This literature also finds that "errors" in the perception of physical distances tend toward overestimates, i.e., perceived distance is typically greater than actual distance. Secondly, it was hypothesized that each physical distribution service would have a characteristic "just noticeable difference," which is the difference in the number of days a parcel would have to arrive (either early or late) compared with the "normal" delivery interval. While the application of a form of Weber's Law to issues in consumer behavior is subject to a fair amount of controversy (see Monroe, 1971; Gabor, et al., 1971; and Stapel, 1972), reasonably successful attempts may be found in the literature. Nwokoye's (1975) work is illustrative of such attempts, and the design of this research parallels his work. Finally the authors were interested in examining any interservice differences which were detected from the standpoint of perceived economic equilibrium. Here, if the three services were economically equivalent, each would have an approximately equal value for k, where:


Thus, if consumers perceive economic equivalency among the three services, and further, perceive differences in delivery times among services for a given intercity distance, these differences must be offset by proportional differences in costs. This study, then attempts to test three substantive hypotheses:

Hr1: Within each physical distribution system, perceptions of expected delivery time for a parcel vary directly with perceptions of intercity distance.

Hr2: Within each physical distribution system, there is a "just noticeable difference" for early or late arrivals which is directly proportional to perceptions of intercity distance.

Hr3: Among physical distribution services, and for a given intercity distance, differences in perceived delivery times are inversely proportional to differences in perceived cost.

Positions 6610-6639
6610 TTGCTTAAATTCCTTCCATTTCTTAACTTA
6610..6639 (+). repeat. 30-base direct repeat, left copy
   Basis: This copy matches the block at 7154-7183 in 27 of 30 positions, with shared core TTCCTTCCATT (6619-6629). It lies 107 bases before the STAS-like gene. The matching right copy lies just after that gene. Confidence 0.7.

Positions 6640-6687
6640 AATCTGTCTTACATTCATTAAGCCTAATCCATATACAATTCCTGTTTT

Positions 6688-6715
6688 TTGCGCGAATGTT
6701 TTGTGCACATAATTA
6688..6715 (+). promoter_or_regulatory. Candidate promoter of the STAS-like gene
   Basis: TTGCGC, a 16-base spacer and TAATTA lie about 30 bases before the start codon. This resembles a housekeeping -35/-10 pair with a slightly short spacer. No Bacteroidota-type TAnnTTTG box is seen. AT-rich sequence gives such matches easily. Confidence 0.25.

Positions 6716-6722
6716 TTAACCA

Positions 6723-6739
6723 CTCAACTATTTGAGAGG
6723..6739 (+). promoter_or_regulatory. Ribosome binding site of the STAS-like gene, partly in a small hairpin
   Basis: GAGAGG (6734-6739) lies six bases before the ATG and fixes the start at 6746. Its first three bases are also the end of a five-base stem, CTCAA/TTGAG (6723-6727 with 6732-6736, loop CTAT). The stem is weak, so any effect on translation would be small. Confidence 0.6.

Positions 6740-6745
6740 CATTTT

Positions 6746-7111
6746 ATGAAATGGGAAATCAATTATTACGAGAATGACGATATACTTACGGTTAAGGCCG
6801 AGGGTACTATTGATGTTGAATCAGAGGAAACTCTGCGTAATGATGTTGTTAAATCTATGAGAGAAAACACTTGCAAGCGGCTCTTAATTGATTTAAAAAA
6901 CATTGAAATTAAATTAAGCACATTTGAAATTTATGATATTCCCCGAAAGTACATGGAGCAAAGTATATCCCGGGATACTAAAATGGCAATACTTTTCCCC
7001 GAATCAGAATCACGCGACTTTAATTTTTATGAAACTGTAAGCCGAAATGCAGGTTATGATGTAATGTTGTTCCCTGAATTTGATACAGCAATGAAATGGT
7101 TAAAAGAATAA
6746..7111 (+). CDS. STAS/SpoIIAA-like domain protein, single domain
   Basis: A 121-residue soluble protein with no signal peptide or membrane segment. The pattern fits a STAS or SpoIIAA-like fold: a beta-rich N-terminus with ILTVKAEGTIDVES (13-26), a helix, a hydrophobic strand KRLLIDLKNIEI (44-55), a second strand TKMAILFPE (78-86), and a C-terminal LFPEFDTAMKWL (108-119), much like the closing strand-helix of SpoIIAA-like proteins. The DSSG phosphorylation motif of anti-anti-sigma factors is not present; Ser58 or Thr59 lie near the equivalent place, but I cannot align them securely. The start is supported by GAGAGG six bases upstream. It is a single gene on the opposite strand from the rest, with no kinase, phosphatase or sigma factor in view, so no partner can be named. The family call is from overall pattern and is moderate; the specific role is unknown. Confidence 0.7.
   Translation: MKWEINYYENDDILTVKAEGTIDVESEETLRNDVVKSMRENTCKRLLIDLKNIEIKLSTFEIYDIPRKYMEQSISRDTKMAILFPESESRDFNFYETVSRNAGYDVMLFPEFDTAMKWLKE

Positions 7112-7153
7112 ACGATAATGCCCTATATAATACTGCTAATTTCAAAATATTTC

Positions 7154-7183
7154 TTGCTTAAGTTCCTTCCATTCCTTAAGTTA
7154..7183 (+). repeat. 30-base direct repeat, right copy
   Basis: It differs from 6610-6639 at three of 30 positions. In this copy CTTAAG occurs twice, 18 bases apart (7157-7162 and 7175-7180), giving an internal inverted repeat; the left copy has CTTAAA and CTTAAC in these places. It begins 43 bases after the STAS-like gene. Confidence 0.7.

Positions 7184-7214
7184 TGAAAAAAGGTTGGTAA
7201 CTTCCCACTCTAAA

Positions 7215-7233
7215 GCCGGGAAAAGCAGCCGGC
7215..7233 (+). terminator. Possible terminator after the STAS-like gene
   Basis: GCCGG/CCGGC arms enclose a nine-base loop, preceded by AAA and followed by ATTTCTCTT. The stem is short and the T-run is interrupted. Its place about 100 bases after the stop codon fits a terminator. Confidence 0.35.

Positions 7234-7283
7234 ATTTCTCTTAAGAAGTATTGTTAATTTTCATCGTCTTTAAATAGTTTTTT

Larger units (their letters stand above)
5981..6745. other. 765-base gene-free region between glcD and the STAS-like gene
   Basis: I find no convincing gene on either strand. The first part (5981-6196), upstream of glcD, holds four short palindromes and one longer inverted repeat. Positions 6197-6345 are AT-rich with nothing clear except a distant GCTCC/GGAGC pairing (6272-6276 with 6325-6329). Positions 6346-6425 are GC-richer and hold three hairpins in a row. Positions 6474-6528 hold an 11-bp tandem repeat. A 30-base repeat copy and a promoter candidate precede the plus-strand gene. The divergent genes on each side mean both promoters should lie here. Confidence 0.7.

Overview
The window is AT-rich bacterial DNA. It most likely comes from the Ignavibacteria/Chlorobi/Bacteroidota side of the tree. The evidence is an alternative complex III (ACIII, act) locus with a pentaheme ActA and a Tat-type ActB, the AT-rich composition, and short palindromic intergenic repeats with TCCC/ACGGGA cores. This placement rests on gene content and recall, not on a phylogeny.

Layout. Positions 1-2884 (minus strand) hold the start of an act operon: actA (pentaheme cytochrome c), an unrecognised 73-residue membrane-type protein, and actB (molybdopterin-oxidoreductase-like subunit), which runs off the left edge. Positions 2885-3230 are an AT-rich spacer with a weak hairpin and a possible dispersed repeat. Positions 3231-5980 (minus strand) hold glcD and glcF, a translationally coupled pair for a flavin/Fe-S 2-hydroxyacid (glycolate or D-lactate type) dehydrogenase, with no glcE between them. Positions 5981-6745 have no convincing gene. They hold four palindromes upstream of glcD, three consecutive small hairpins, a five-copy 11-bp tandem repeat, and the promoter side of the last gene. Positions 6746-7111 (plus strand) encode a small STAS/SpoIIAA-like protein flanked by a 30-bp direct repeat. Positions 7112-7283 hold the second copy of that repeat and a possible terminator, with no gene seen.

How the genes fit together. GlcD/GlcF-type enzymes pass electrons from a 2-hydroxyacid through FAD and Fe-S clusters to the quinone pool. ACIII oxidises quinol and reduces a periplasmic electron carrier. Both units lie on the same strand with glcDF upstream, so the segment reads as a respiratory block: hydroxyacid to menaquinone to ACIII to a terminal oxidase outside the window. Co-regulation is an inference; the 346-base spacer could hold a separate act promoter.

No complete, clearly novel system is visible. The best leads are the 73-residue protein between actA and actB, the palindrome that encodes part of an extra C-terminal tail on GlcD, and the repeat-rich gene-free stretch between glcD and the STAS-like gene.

The data used for analysis were collected by means of a two-page questionnaire which was constructed in scenario form. Alternative forms of the questionnaires were randomly distributed to 180 University of Wyoming undergraduate and graduate students. Each student responded to only one scenario.

The first page of the questionnaire was designed to obtain measurements of the respondents' perceptions of price, road distance, and delivery time for one of the three transportation services. The second page was designed to obtain values for the testing of directional deviations from anticipated delivery times. Deviations from anticipated delivery times were measured directionally, and in this paper labeled and defined as:

Delay tolerance, or the number of days, beyond the anticipated delivery time, when a consumer considers an expected package "late."

Pleasant surprise, or the number of days before the anticipated delivery time, a package must arrive for a consumer to consciously notice the "earliness" of its arrival.

Ninety of the respondents received questionnaires with a delay tolerance ending, while the other ninety students responded to a pleasant surprise ending. The actual scenarios are presented in Appendix I.


Regarding the relationship between expected delivery time and perceptions of intercity distances, a preliminary check on the accuracy of perceived distances was deemed useful. Therefore, a comparison of group means for this perception and actual road distances is presented in Table 1.



rank order. Subjects typically overestimated actual distance, by slightly under 20 percent. Table 2 shows the relationship between perceived delivery time and perceived intercity distance expressed as common variation. These correlations suggest a significant positive relationship between perceptions of distance and delivery time, although the levels of common variance (12-22 percent) indicate a considerably less-than-perfect relationship. It may also be inferred that the perceptual relationship between these two variables is strongest in the case of Greyhound, and weakest for the U.S. Postal Service. As an aside, it is interesting to note that the actual delivery times, averaged across the six intercity distances, are 7.4 days; 4.8 days; and 3.7 days for USPS, UPS and GBL respectively. The authors conclude, on the basis of the analysis summarized in Tables 1 and 2, that moderate support has been detected for Hr1.



The second research hypothesis, that "noticeable" deviations from expected delivery intervals are directly proportional to perceptions of intercity distances, was scrutinized in two ways. First, linear regressions of both types of deviations (both early and late arrivals), on perceived distance were calculated for each distribution service. Then, similar regressions for each type of deviation were performed. Summaries of these analyses are presented in Table 3. Based on these analyses,